The “Casas Corralones” in Málaga; Wonderful Andalusian Patios in Trinidad and Perchel

Every year the "Casas Corralones" in Málaga open their doors to show off their famous patios. It's a great opportunity to learn about local culture and traditions.

Every year the “Casas Corralones” in Málaga open their doors  to show off their famous patios. It’s a great opportunity to learn about local culture and traditions.

We stepped through the doorway of a house in the Málaga neighborhood of La Trinidad. The door was open and the cool hallway provided a welcome escape from the midday sun. At the end of the short hallway was a soft green light. All of a sudden we found ourselves standing in the most beautiful Andalusian patio I’d ever seen. Filled with plants, hand painted ceramic plates on the walls and fans with soft flamenco music playing from an antique radio. This was the patio I’d heard so much about. We were finally visiting the Casas Corralones in Málaga and it’s one of the most amazing things I’ve discovered since living here.

Málaga patio Let me start by giving you a bit of history. The Casas Corralones in Malaga are the typical homes that date back to the mid 19th century. They are multi-family homes with a shared patio in the middle where the families often enjoyed social activities and shared community life. These homes were originally constructed for the working class families as a way to provide cheaper housing and they remain one of the most typical homes in Malaga architecture.

While many of these homes have been torn down to make way for newer apartment buildings and more modern homes, there are still various casas corralones around. They are mainly found in the neighborhoods of El Perchel and La Trinidad and for more than ten years they have held a contest for the best decorated patio.

During the festival, the patios are open in the morning and the afternoons and you can follow a little map to see all the different patios that are participating, as well as enjoy different cultural events. The idea is to promote the culture and traditions that these neighborhoods have always enjoyed. For me it was a chance to peek inside what are sure to be the most pure expression of Andalusian culture.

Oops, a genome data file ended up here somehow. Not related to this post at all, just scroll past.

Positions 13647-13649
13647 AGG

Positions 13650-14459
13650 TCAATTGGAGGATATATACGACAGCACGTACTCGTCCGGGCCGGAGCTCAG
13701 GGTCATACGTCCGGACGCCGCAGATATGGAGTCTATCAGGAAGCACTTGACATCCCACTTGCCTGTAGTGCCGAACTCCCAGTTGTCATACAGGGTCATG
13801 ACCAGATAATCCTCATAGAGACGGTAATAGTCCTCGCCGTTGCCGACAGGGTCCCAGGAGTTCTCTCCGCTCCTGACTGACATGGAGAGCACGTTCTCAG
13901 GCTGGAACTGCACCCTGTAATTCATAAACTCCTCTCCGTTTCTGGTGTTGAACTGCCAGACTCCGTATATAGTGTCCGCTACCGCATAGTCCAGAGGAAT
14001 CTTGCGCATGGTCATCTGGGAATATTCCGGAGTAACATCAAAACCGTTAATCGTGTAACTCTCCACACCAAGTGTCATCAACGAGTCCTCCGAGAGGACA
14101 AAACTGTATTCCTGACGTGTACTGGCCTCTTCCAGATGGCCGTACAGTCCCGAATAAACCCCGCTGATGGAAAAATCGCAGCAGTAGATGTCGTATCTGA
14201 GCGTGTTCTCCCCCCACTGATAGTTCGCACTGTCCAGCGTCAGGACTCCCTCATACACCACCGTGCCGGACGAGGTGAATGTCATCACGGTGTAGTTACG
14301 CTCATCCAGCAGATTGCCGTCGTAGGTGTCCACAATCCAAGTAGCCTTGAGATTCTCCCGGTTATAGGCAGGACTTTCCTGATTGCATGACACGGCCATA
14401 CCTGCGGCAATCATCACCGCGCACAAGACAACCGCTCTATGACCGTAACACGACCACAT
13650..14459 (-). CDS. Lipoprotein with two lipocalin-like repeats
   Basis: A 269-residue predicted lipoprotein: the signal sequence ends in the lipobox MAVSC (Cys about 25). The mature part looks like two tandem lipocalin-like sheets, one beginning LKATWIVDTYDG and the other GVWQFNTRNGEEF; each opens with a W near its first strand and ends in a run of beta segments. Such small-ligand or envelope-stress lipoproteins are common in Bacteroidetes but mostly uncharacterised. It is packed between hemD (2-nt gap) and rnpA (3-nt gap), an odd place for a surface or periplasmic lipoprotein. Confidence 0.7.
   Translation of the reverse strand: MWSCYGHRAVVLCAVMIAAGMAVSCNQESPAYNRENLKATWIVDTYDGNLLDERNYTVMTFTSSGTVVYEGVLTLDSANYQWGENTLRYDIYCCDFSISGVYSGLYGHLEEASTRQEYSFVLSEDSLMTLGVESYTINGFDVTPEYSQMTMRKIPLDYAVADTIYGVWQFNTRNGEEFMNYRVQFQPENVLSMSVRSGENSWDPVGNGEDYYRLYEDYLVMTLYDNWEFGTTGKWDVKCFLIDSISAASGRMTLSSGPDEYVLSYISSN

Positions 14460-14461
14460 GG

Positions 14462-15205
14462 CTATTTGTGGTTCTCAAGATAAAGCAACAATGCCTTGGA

The entrance to one of the homes in MálagaThe walls of every patio were covered with ceramic plates, beautiful pots painted in bright colors, red geraniums spilling out of every one. The plants made them into tiny magical wonderlands, hidden from the street and the plain facade of the buildings. I think what I like best about these homes is that you would never know which ones hold the most beautiful secret gardens.

Something else that struck me when we were visiting the patios were the neighbors; the people. In Málaga people are generally welcoming, but this was something different. This week these families invite us all to a giant block party. On Saturday and Sunday they even cooked tapas. We had some snails in a delicious homemade broth and ensaladilla malagueña (a kind of Malaga potato salad) along with a little glass of Malaga sweet wine. It wasn’t served by waiters, but rather the neighbors who lived in that patio.

The pride that the neighbors take, not just in their city, but in their neighborhood and their homes is evident. We are not always able to have access into such an intimate world, such a true portrait of everyday life and shared moments. The casas corralones are more than just a flower show. This is a piece of history that will help you to understand Malaga, it’s traditions and it’s people in a whole new light. We feel privileged to live nearby. Ruskommended with 5 boquerones.

Flower pots in a patio in Málaga

Central patio in the "Casas Corralones" in Málaga

Flower pots in a patio in Málaga

Fountain in one of the "Casas Corralones in Málaga

"Casas Corralones" in Málaga

Flower pots


Snails in Almond Sauce.

Casas Corralones in Málaga, Participants

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Perchel Norte

Polvorista Nº 2, Agustín Parejo Nº 8, Agustín Parejo Nº 10, Agustín Parejo Nº 14, Agustín Parejo Nº 19/23, La Puente Nº 4, La Puente Nº 6, La Puente Nº 7, Plaza Imagen Nº 1, Plaza Imagen Nº 2, Plaza Imagen Nº 3, Martinete Nº 2, Pulidero Nº 5, Pulidero Nº 3, Bustamante Nº 8, Bustamante Nº 6, Canoa Nº 4, Zurradores Nº 2, Zurradores Nº 4, Doña Trinidad Nº 3, Calvo Nº 17.

Trinidad Sur

Pizarro Nº 6, Zamorano Nº 2, Zamorano Nº 4, Carboneros Nº 18, Feijóo Nº 6-8, Pizarro Nº 14, Pizarro Nº 16, Zamorano Nº 27, Zamorano Nº 28, Zamorano Nº 58, Trinidad Nº 84, Trinidad Nº 86, Trinidad Nº 89, Barrera de la Trinidad Nº 5, Plaza Bravo Nº 4, Plaza Bravo Nº 5, Plaza Bravo Nº 7, Plaza Montes Nº 6, Yedra Nº 11, Jara Nº 1, Jara Nº 2-4, Jara Nº 18, Jara Nº 45, Jara Nº 43.[/box]

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Abby Roule
I was born and raised in Pennsylvania, USA. I've lived in Reading and Pittsburgh (PA), in New York City for 6 years and in Spain for 5 years (in Madrid, Sevilla, Barcelona, and now Málaga). I designed Rusko!
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